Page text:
Bait triomphe à New Horizons
par Marta Bałaga
- Le film en noir et blanc de Mark Jenkin, situé dans un village de pêcheurs a décroché le Grand Prix et le Prix du public à la 19e édition de l'événement polonais
Cet article est disponible en anglais.
Mark Jenkin’s UK-produced Bait [+lire aussi :
interview : Mark Jenkin
fiche film], presented in Competition at this year’s New Horizons International Film Festival, might have a Cornish fisherman without a boat as its unlikely protagonist — played to poker-faced perfection by comedian Edward Rowe — it still somehow managed to leave everyone else far behind. Winning the main award of the Polish festival, but also emerging as the top choice of the audience, after competing with 11 other titles including the likes of Richard Billingham’s autobiographical drama Ray & Liz [+lire aussi :
interview : Richard Billingham
fiche film], Ena Sendijarević’s Take Me Somewhere Nice [+lire aussi :
interview : Ena Sendijarević
fiche film] or Johannes Nyholm’s Swedish-Danish oddity Koko-di Koko-da [+lire aussi :
interview : Johannes Nyholm
“Through its raw visual and sonic language, playful and almost campy style, this film dexterously revitalizes film heritage, referencing the Nouvelle Vague and Brecht in hand-crafted celluloid, to lovingly tell the story of a community struggling to preserve a way of life they hold dear,” argued jurors Isabella Eklöf, back in town after winning the very same award last year for Holiday [+lire aussi :
interview : Victoria Carmen Sonne
fiche film], visual artist Johann Lurf, programmer Rasha Salti, Sundance programme director Kim Yutani and Polish director Agnieszka Smoczyńska, with mermaid musical The Lure [+lire aussi :
interview : Agnieszka Smoczyńska
fiche film] and Fugue [+lire aussi :
interview : Agnieszka Smoczyńska
fiche film] (2018) under her belt.
“I am happy about this award, because Bait is not just a story about gentrification, about the tourism that kills authenticity and transforms reality into airbnb. This is also a matter of cinematic authenticity,” programmer Małgorzata Sadowska told Cineuropa. “Mark Jenkin argues that film is not a museum exhibit, and nor are fishing accessories decorating that hipster seaside cottage. Celluloid remains a living, inspiring, contemporary medium through which you can touch upon aspects of reality ignored by digital mentality,” she said. “In this sense, Bait addresses not only tradition but also stands against this neoliberal obsession of progress, capitalism and commercialization. Which also makes it a very ‘New Horizons’ movie.”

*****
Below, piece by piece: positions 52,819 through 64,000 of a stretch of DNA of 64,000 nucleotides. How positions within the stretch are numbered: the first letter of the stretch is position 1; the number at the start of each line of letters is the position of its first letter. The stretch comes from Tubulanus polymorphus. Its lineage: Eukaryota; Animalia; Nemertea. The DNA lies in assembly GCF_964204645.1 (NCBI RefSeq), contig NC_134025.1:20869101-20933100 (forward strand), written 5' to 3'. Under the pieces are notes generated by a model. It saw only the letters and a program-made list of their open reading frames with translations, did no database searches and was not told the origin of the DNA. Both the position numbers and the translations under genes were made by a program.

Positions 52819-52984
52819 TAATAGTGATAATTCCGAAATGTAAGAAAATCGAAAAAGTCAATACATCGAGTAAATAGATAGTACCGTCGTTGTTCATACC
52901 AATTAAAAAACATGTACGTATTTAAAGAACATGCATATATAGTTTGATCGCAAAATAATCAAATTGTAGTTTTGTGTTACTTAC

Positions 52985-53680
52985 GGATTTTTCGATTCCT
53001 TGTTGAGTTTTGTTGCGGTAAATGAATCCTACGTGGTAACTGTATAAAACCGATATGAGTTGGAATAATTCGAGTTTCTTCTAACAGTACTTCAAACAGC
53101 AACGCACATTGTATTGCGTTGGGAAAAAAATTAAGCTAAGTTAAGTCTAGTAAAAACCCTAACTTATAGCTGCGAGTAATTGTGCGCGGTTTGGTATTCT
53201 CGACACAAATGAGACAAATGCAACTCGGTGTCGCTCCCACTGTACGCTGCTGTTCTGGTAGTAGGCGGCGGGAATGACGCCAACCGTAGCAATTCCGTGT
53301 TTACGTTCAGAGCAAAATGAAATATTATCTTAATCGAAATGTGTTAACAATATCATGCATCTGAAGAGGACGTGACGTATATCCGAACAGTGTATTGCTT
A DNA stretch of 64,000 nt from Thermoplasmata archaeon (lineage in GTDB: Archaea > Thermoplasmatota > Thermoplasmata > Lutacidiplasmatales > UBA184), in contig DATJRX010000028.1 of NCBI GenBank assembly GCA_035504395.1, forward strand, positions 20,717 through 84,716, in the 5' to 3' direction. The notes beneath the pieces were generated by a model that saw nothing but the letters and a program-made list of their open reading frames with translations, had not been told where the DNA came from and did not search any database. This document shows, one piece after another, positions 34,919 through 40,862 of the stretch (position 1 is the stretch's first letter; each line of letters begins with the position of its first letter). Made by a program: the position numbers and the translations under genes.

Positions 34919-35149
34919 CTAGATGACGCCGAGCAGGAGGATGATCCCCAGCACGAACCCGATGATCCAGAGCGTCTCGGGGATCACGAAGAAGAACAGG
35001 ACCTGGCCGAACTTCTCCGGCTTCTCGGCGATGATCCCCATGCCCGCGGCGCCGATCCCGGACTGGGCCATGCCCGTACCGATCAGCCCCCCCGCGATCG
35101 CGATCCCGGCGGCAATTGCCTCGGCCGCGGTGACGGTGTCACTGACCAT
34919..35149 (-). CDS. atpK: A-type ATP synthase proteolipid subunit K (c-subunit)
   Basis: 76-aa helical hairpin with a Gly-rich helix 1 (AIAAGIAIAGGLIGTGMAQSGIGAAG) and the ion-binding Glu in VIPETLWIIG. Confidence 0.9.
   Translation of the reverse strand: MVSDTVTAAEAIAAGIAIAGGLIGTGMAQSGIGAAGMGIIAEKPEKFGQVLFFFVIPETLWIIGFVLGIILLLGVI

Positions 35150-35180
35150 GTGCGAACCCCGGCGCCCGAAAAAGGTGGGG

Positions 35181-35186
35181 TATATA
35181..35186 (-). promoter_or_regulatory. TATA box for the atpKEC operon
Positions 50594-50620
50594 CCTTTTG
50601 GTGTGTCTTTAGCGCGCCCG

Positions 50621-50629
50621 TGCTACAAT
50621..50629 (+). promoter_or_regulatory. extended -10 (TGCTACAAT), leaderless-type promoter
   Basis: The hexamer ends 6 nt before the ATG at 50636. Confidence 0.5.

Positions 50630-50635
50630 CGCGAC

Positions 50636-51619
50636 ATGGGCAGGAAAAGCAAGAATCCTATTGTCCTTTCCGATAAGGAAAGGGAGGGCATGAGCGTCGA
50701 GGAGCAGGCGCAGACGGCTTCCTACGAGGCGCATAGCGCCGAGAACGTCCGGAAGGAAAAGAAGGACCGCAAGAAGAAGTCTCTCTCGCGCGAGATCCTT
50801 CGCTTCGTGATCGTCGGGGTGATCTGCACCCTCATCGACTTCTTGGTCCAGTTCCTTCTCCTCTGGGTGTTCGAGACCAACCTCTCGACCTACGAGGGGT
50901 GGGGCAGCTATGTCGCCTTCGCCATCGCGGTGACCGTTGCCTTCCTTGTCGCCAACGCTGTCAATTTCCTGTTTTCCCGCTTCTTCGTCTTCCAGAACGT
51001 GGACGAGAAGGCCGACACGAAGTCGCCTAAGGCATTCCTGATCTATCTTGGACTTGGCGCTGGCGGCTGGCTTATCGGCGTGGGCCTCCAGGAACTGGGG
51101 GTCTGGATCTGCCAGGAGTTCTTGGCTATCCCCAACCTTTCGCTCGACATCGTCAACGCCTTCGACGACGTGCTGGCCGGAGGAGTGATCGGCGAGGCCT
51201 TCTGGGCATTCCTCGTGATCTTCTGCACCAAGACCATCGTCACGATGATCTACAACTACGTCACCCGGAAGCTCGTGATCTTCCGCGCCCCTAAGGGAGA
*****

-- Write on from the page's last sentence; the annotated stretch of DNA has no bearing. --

Shot on 16mm film with a 1970s Bolex camera, Bait struck a chord thanks to its unique visual style. But also because of Jenkin’s insistence on putting the Cornish people first instead of having them hover around in the background like in so many other movies, as he explained after one of the screenings. He wasn’t the only one with reasons to celebrate, as the Zuzanna Jagoda Kolska Prize (financed by Grażyna Błęcka-Kolska and Jan Jakub Kolski in remembrance of their late daughter) for the youngest filmmaker at the festival went to Natalia Koniarz for her short The Dam, shown in The Shortlist — a selection of 21 short features, documentaries and animated films produced at film schools in Łódź, Katowice, Gdynia and at the Munk Studio.
“The goal of this award is to encourage filmmakers to tell their stories using the language of their own sensitivity, to persevere on the uncertain road of artistic development,” the parents explained. “The Zuzanna Jagoda Kolska Award is above all a warm, vivid remembrance of Zuzia’s now-absent voice. We want to reward courage, to support youth, to provide an opportunity for development. To believe that every bit of help is paid forward. And to remember Zuzia.”
Next year’s edition of the New Horizons International Film Festival will take place from 23 July to 2 August 2020.
Bait - Mark Jenkin
The Zuzanna Jagoda Kolska Award
The Dam - Natalia Koniarz (Poland) (short film)
(Traduit de l'anglais)
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